Professor McCrea said: “This funding will enable us to deliver fantastic opportunities for 70 PhD students, the UK’s next generation of research leaders. Lancaster’s world-leading research communities in statistics and Operational Research provide the ideal platform to host this Centre. Combining this academic strength with the invaluable real-world experiences working with our partners, will provide them with an amazing foundation for their future careers.

“In this new generation of the Centre, we are particularly excited by the launch of new partnerships with forward-thinking organisations from the third sector. These will enable our students to also apply their cutting-edge knowledge to deliver benefits to charities and the causes they support.”

Lancaster University is also a partner in the SATURN Doctoral Training Centre. Led by the University of Manchester, SATURN, which involves six leading universities with nuclear research expertise, as well as industry, government, regulatory and national laboratory partners, will create a step-change in PhD training to meet the needs of the nuclear industry.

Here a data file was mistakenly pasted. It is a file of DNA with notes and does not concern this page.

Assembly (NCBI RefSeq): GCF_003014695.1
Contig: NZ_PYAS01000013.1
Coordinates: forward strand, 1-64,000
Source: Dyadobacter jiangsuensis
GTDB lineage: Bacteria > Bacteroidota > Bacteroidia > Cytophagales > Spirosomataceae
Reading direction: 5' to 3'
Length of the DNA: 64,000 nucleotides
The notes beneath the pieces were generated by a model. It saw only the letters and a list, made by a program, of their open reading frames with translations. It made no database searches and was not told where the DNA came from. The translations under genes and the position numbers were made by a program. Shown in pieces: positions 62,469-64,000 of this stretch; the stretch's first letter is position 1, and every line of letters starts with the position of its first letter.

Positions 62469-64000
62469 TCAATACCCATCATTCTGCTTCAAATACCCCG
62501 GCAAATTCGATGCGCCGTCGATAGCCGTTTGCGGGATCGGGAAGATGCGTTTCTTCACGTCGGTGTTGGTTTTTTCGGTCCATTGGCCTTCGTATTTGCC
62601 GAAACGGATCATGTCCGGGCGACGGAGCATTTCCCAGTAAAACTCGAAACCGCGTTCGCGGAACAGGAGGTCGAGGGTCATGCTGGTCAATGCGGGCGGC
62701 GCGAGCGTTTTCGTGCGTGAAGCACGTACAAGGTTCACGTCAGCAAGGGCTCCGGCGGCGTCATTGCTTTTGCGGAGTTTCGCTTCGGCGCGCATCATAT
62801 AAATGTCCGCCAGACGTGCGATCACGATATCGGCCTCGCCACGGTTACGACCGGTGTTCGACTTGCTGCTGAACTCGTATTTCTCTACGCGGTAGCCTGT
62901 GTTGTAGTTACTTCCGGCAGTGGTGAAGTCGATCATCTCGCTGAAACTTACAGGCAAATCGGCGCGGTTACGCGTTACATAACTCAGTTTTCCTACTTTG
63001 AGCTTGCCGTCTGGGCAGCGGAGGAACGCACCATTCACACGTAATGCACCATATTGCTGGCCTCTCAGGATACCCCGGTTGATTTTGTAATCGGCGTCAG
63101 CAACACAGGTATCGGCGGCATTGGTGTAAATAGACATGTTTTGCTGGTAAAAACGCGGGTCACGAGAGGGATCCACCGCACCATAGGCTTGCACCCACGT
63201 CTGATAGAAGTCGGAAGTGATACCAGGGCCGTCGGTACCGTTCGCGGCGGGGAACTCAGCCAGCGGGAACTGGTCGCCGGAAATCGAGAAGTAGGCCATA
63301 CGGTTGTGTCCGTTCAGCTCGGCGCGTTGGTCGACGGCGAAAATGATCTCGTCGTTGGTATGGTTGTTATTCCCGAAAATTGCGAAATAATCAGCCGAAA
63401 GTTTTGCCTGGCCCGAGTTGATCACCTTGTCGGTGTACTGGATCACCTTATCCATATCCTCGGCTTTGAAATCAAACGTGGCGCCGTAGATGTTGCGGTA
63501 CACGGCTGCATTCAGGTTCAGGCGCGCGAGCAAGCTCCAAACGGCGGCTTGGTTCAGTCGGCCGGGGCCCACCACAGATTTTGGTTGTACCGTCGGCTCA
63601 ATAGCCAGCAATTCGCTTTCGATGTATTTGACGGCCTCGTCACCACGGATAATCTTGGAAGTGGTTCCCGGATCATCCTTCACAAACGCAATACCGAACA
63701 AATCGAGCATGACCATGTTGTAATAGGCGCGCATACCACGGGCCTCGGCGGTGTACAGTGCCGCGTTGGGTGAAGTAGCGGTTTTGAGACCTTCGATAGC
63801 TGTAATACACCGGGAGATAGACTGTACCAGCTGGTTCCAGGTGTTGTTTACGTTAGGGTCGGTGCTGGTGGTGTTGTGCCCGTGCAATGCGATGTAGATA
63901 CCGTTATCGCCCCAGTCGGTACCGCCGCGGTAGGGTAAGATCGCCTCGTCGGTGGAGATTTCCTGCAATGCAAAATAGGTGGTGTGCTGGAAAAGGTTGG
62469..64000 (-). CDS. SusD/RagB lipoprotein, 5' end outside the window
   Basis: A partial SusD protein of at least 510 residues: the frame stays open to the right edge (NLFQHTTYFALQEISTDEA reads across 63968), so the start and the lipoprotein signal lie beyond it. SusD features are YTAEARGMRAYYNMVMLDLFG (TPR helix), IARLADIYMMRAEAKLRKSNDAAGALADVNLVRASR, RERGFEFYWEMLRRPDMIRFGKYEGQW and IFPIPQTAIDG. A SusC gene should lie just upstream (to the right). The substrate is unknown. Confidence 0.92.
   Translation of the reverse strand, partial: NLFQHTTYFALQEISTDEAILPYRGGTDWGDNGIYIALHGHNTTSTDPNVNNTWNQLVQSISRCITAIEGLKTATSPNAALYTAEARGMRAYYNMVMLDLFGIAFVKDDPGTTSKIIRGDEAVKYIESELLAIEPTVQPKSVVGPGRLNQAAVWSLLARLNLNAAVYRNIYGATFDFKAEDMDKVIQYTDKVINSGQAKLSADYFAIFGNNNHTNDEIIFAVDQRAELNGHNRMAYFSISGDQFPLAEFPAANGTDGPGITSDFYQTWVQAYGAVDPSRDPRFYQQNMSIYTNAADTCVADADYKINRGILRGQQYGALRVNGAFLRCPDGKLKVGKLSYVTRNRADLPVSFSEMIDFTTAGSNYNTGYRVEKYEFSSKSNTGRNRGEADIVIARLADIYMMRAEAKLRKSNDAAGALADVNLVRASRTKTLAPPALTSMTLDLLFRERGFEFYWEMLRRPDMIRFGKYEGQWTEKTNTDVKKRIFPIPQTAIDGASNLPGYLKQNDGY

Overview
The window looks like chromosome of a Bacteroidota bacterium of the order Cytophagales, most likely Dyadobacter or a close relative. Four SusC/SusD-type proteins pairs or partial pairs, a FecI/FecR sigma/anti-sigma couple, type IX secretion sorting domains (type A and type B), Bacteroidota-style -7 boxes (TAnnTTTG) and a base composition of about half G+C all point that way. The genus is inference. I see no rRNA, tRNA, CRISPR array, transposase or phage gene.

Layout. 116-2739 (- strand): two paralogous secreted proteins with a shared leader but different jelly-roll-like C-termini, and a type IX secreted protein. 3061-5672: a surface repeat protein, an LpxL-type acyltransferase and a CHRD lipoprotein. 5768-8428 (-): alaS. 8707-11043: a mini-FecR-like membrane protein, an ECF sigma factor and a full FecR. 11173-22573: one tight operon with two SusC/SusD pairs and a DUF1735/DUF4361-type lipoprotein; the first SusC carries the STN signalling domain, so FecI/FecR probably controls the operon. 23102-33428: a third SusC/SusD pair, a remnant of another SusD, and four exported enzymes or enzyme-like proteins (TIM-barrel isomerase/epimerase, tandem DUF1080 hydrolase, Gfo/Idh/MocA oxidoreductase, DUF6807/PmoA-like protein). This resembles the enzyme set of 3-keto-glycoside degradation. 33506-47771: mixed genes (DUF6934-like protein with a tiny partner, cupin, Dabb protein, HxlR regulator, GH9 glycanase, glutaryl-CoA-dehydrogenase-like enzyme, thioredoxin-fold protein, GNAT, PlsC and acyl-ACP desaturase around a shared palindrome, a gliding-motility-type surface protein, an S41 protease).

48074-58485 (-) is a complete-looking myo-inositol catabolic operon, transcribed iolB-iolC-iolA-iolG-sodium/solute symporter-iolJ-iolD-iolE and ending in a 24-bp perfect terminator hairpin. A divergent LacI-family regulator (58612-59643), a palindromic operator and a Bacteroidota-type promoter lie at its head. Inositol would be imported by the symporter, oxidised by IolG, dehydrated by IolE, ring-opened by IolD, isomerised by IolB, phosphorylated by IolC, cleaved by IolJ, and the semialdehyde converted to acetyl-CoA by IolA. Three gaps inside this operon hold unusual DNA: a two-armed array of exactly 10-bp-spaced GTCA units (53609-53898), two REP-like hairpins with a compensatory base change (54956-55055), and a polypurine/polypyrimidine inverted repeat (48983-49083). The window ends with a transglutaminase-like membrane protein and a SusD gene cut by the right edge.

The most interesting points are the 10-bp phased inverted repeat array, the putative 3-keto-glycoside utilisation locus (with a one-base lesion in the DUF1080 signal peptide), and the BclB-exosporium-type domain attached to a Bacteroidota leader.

Lancaster University will receive more than £920k from the EPSRC through SATURN to fund at least 18 PhDs in nuclear science and engineering over the next five years.

The award builds on Lancaster University’s internationally-leading position in nuclear science and engineering with research and expertise which cuts across in nuclear instrumentation, nuclear decommissioning, and chemical processes.

Professor Colin Boxall, the Lloyd’s Register Educational Trust Chair in Nuclear Engineering and Decommissioning, said: “Nuclear energy is a vital low-carbon part of the UK’s energy mix, however the UK’s nuclear sector has an aging workforce. SATURN will deliver a steady supply of highly trained and experienced experts to drive the nuclear renaissance forward as we further transition to a low carbon economy.”

Professor Louise Heathwaite, outgoing Pro-Vice-Chancellor for Research and Enterprise at Lancaster University, said: “This investment in EPSRC Centres for Doctoral Training will help propel the careers of highly talented people, equipping them with cutting-edge skills delivered by Lancaster University’s highly regarded research communities in statistics, Operational Research and the nuclear energy sector.